My son has taken on a big challenge, probably the biggest one in his 8 years. He’s decided to participate in a pilot math enrichment program at his school, which is conducted by one of the local universities.
When we first heard about the program and that my son was being invited to participate, I was apprehensive. I knew there would be a lot of extra work involved. Like most 8 year old boys, my son values his play time much more than his homework time, and when he is doing homework, I’ve observed that he does the bare minimum necessary to get it done so he can get back to the more important things in his life.
My challenge with my son this year is how to get him to want to be his best self as it relates to his school work. How do I get him to want to work to the level of his potential, rather than just get by?
And then, in comes the enrichment program.
When I read the details of the program to my son, we noticed that the course required 2-5 hours of homework per week. Up until now, he was probably only averaging about 1 – 1.5 hours per week, so this is quite a big change in his routine.
When I asked him what he thought, I was fully prepared to hear a “2-5 hours of homework? Per week?! No, thank you!!” Instead, he looked up at me and said, “Mom, I want to do it.” Honestly, I was stunned¸ but also really pleased with his answer.
So now we are at the start of the course, and I can certainly vouch for the 2-5 hours per week of work – in fact, in our case it is probably closer to double that amount of time. Why? Mainly because of the resistance and fear he is dealing with regarding the work requirements.
You see, this program is 100% online; something my son is totally unfamiliar with. He is required to post on discussion forums, navigate websites looking for information he needs to complete his work, submit homework via email, and so on. This is work that is completely outside his comfort zone.
So, we spent an incredibly painful weekend, me by his side through it all, as he navigated his way through his first week of work. After many tears and much frustration, he finally completed all of his initial assignments.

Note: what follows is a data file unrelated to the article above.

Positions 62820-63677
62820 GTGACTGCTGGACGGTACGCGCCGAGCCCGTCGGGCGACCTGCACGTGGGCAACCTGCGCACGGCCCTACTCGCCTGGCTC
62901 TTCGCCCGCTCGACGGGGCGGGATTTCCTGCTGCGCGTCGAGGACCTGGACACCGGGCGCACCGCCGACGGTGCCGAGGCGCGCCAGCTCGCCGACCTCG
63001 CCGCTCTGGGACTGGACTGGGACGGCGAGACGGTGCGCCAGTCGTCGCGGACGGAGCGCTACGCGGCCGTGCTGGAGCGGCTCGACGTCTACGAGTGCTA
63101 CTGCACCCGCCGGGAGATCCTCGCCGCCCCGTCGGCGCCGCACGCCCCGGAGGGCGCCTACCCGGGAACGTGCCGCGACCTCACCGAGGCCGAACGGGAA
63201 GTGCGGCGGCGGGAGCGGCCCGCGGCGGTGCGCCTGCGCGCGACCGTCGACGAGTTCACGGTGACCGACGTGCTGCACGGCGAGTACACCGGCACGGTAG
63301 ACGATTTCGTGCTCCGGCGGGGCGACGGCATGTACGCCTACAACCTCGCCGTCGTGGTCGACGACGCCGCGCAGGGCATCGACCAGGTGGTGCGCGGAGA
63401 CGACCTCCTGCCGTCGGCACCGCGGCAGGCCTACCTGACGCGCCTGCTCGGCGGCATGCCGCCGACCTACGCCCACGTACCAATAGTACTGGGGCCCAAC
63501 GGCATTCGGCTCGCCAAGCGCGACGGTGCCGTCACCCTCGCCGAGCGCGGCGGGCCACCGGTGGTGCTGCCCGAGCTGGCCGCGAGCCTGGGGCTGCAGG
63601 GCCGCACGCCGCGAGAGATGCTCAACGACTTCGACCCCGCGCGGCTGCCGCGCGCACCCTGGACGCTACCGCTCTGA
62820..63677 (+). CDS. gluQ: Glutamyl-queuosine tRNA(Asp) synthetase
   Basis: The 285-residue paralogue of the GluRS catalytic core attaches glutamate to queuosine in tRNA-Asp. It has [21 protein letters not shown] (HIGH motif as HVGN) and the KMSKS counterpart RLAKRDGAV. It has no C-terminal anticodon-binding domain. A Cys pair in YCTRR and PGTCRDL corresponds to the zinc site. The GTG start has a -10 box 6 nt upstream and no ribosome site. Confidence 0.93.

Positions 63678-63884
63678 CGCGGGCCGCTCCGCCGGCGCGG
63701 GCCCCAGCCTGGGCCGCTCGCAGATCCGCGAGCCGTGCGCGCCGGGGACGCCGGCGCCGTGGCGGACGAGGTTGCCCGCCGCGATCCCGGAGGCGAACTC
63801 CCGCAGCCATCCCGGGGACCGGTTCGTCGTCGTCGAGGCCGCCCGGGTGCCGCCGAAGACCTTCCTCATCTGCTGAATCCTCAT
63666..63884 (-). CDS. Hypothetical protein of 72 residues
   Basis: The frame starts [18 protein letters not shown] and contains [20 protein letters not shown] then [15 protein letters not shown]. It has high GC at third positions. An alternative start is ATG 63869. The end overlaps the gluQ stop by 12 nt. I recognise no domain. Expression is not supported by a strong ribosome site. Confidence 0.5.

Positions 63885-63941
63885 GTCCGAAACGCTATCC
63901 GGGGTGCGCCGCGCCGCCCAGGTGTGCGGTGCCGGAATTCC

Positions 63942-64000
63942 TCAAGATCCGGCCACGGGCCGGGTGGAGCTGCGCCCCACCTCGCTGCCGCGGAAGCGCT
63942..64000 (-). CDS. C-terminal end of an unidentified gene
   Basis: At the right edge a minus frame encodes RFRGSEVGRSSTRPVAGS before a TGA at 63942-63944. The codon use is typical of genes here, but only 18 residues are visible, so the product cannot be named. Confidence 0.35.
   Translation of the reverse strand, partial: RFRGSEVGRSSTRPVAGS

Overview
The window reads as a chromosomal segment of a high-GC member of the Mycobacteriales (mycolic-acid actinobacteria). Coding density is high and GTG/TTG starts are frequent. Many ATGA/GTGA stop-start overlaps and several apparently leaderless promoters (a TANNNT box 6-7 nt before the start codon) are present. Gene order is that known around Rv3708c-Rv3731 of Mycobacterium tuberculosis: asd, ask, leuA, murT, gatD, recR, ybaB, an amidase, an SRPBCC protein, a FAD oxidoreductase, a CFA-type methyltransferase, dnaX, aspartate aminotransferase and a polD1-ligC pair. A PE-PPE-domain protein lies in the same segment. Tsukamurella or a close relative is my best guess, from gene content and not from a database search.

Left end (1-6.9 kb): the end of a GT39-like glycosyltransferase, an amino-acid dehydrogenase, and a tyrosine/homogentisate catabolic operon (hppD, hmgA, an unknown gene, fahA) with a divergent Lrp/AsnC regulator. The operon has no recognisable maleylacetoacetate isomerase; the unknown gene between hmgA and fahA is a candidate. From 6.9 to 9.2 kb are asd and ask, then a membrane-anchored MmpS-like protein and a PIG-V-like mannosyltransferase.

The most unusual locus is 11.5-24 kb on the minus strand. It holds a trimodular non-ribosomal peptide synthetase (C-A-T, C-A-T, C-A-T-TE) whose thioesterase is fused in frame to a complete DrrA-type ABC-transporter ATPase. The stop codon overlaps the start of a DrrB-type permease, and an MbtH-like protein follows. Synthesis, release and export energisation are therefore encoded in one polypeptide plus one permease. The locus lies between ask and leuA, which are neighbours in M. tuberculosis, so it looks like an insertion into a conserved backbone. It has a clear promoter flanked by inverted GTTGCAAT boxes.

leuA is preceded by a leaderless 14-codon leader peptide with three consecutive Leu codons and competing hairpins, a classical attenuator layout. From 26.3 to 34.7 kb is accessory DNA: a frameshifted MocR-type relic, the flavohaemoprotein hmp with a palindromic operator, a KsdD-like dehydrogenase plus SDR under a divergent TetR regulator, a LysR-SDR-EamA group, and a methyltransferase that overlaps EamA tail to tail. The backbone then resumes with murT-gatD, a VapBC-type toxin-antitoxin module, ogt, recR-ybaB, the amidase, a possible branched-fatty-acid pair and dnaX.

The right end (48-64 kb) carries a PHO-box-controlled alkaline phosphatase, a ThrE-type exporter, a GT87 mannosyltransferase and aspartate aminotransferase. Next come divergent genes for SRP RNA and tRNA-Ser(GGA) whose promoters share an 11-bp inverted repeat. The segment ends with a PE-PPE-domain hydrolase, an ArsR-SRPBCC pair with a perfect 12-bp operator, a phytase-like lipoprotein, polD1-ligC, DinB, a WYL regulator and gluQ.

Through it all, I was questioning whether or not he is mature enough for this level of work. I was seriously considering pulling him out of the program. It was that painful to see him struggle against the work to such a degree (not to mention how my nerves would fare through 9 more weeks of this).
When I went to tuck him in that night and he was thanking God for all that he was grateful for from the day (a regular routine in our home), he said something that brought me to the lesson in this message. He said “Thank you for giving me such fun homework to do.”
My body physically shook a little when I heard that. Fun homework? Are you kidding me??? That was painful and had me almost pulling him out of the program. But he perceived it as fun, once he had finally gotten through the process and had achieved his goal for the day.
My son grew that day. He would be a little better from now on than he was the day before, all because he did something outside his comfort zone and persevered until he achieved his goal. Yes it was painful. Yes he cried, threw himself on the ground, lost his pencil, and hit his head on the side of the desk. But he got through it and to him, in retrospect, he would decide to see it as fun.
So, what I took away from this experience is that to get the best from our kids, we need to challenge them, hold them accountable, push them through the uncomfortable experience, all while supporting them along the way. This sounds really obvious, even as I write it, but it made me realize that while my son was taking the easy way out with his homework by doing the bare minimum required, I was also taking the easy way out by accepting that from him.
I now remember that one cannot grow if one does not go through the uncomfortable, and I commit to pushing both myself and my son lovingly through the uncomfortable in our lives in pursuit of our higher goals.